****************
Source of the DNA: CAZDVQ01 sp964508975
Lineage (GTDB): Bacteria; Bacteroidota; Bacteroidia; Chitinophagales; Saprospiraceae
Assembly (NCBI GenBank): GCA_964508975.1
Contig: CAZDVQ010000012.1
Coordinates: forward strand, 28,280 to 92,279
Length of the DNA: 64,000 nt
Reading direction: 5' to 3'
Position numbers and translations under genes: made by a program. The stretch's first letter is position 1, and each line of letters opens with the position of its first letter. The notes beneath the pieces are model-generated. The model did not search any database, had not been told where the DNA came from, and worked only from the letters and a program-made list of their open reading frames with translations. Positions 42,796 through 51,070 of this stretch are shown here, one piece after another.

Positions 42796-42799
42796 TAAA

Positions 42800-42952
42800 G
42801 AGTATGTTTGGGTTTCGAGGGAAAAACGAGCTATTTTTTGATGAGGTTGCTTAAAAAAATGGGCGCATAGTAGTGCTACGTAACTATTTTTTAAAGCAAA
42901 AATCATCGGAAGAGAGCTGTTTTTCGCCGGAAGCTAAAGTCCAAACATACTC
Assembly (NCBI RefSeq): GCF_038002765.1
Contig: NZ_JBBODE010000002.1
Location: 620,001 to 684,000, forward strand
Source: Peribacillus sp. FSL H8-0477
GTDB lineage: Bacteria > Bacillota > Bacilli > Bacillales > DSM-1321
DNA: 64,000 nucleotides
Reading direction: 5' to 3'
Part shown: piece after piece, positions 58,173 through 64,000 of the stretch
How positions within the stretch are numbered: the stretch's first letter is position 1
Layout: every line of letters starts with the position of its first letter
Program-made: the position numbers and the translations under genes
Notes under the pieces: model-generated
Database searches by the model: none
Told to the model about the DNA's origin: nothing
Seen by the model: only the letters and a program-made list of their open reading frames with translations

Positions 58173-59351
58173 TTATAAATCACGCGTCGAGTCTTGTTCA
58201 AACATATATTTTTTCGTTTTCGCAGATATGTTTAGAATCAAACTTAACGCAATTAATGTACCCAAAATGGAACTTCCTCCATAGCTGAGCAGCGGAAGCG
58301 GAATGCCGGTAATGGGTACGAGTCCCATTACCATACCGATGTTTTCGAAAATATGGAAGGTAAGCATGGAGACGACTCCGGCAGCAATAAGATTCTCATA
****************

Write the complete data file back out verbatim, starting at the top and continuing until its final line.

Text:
Source of the DNA: CAZDVQ01 sp964508975
Lineage (GTDB): Bacteria; Bacteroidota; Bacteroidia; Chitinophagales; Saprospiraceae
Assembly (NCBI GenBank): GCA_964508975.1
Contig: CAZDVQ010000012.1
Coordinates: forward strand, 28,280 to 92,279
Length of the DNA: 64,000 nt
Reading direction: 5' to 3'
Position numbers and translations under genes: made by a program. The stretch's first letter is position 1, and each line of letters opens with the position of its first letter. The notes beneath the pieces are model-generated. The model did not search any database, had not been told where the DNA came from, and worked only from the letters and a program-made list of their open reading frames with translations. Positions 42,796 through 51,070 of this stretch are shown here, one piece after another.

Positions 42796-42799
42796 TAAA

Positions 42800-42952
42800 G
42801 AGTATGTTTGGGTTTCGAGGGAAAAACGAGCTATTTTTTGATGAGGTTGCTTAAAAAAATGGGCGCATAGTAGTGCTACGTAACTATTTTTTAAAGCAAA
42901 AATCATCGGAAGAGAGCTGTTTTTCGCCGGAAGCTAAAGTCCAAACATACTC
Assembly (NCBI RefSeq): GCF_038002765.1
Contig: NZ_JBBODE010000002.1
Location: 620,001 to 684,000, forward strand
Source: Peribacillus sp. FSL H8-0477
GTDB lineage: Bacteria > Bacillota > Bacilli > Bacillales > DSM-1321
DNA: 64,000 nucleotides
Reading direction: 5' to 3'
Part shown: piece after piece, positions 58,173 through 64,000 of the stretch
How positions within the stretch are numbered: the stretch's first letter is position 1
Layout: every line of letters starts with the position of its first letter
Program-made: the position numbers and the translations under genes
Notes under the pieces: model-generated
Database searches by the model: none
Told to the model about the DNA's origin: nothing
Seen by the model: only the letters and a program-made list of their open reading frames with translations

Positions 58173-59351
58173 TTATAAATCACGCGTCGAGTCTTGTTCA
58201 AACATATATTTTTTCGTTTTCGCAGATATGTTTAGAATCAAACTTAACGCAATTAATGTACCCAAAATGGAACTTCCTCCATAGCTGAGCAGCGGAAGCG
58301 GAATGCCGGTAATGGGTACGAGTCCCATTACCATACCGATGTTTTCGAAAATATGGAAGGTAAGCATGGAGACGACTCCGGCAGCAATAAGATTCTCATA